• Structure: Engaging the GC at the earliest opportunity enables input into the ‘bones’ of the project. Altering them after city permitting or supplier orders have been placed, is both complex and time-consuming.
  • Constructability: Ensuring the architectural plans are detailed enough and accurate from the GC and specialist contractors’ positions minimizes risk or misinterpretation of the construction phase.
  • Means and Methods: As the general contractor, our goal is to ensure the project is constructed as efficiently and effectively as possible. A well thought out logistics plan and a coordinated project pre-planning process is critical for this success.

Value Engineering: Purpose and Process

As noted above, VE is reactive. It supports the previous VM decisions to meet specific situations. Major construction projects take time. During construction, new on-site situations come to light which must be addressed to minimize any delay. Market conditions also change. The supply-chain may be disrupted, and materials may not be available as they become needed. One materials supplier may increase their prices, but another may not. VE decision-making addresses such situations.

The VE Environment

Value engineering is primarily activated in the areas of Constructability and Means and Methods.

VE decisions are made to address specific real time situations and are essential in problem solving. However, effective VM planning targets to prevent many of these instances to begin with.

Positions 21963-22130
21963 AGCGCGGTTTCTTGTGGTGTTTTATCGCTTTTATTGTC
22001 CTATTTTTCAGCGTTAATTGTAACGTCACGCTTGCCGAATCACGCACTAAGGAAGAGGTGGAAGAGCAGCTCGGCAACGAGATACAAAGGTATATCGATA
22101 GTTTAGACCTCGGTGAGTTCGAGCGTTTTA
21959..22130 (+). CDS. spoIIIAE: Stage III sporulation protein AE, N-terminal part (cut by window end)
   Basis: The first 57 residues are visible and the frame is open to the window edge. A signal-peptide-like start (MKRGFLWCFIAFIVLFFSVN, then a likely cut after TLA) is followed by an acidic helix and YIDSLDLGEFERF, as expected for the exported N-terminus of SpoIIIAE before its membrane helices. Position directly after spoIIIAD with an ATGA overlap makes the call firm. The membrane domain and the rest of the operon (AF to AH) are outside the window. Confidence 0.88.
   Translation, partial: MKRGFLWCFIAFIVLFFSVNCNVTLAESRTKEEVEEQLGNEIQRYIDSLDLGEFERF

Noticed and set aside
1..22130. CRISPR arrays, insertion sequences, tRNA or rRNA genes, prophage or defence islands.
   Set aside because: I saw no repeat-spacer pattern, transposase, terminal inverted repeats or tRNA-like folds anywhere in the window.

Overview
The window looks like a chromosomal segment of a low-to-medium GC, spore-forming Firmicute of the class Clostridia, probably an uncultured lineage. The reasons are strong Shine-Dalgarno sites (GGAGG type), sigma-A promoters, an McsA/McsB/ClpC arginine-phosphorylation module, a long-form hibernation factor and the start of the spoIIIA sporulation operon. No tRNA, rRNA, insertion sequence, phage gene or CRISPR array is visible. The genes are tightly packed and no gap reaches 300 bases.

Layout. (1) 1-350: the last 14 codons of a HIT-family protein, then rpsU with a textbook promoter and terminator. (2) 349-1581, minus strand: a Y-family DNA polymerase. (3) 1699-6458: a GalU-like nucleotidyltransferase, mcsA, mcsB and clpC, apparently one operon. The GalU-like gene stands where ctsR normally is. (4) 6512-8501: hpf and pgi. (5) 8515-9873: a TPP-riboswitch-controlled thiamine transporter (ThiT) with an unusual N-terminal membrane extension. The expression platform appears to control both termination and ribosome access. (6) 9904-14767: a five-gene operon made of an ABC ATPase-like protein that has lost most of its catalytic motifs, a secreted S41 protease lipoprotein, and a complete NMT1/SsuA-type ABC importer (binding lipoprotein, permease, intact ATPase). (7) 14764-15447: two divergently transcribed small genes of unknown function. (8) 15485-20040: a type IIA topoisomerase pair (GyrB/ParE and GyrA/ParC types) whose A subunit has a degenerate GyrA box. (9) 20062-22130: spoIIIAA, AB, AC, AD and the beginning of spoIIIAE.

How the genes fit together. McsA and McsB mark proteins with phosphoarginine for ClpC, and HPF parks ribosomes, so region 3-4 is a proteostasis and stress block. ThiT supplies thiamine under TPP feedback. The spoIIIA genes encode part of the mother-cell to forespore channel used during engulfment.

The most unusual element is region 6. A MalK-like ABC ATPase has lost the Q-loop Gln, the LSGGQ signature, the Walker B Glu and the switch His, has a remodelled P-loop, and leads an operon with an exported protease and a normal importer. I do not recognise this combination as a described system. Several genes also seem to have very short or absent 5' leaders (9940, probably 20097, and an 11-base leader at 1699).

When Value Engineering decisions are made, it should be within the Value Management context. For example, if a supplier cannot deliver as originally planned, a VE decision is made to find a supplier who can deliver comparable materials at an acceptable price. If circumstances come to light that could not have been foreseen, VE decision-making addresses and solves the problem.

More generally, there are always opportunities to save money during construction and delivery. Continually applying VE processes during the construction phase, may lead to sourcing the same material from a lower-priced supplier, thus reducing the overall project costs.

To quote Joseph Howell, Director of Preconstruction, an ongoing purpose of VE is to “. . . use value engineering to help find comparable products that have a better price point to maintain design-intent as well as the budget.”

Making Value Management and Value Engineering Work for Our Clients

MPC firmly believes in a collaborative approach. When all project stakeholders work together, that focus helps to ensure the project’s vision is maintained from planning through completion. Our team focuses heavily on the pre-planning process to ensure an efficient construction phase. Once construction begins, VE processes are used appropriately within, and as part of, the VM strategy.

With that as a foundation, MPC continuously engages with trade partners to determine which appropriate alternate materials and methods we can apply to deliver pre-planned results.

We believe that better construction begins with a conversation. If you are based in the greater Denver or Austin area and would like to discuss how our approach will deliver better results for your business, click here.

MPC’s United Project approach for Construction Management is a strategic initiative to minimize risk and maximize opportunities. Our informed design process will coordinate your plans and ensure a successful build.

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“MPC is a very transparent, honest and open general contractor. Every project has its challenges, but MPC feeds us real-time information (both positive and negative) so that we are in the loop. This allows us to plan how we are going to keep the project on time and on budget.” Trent Connor Managing Director, Greystar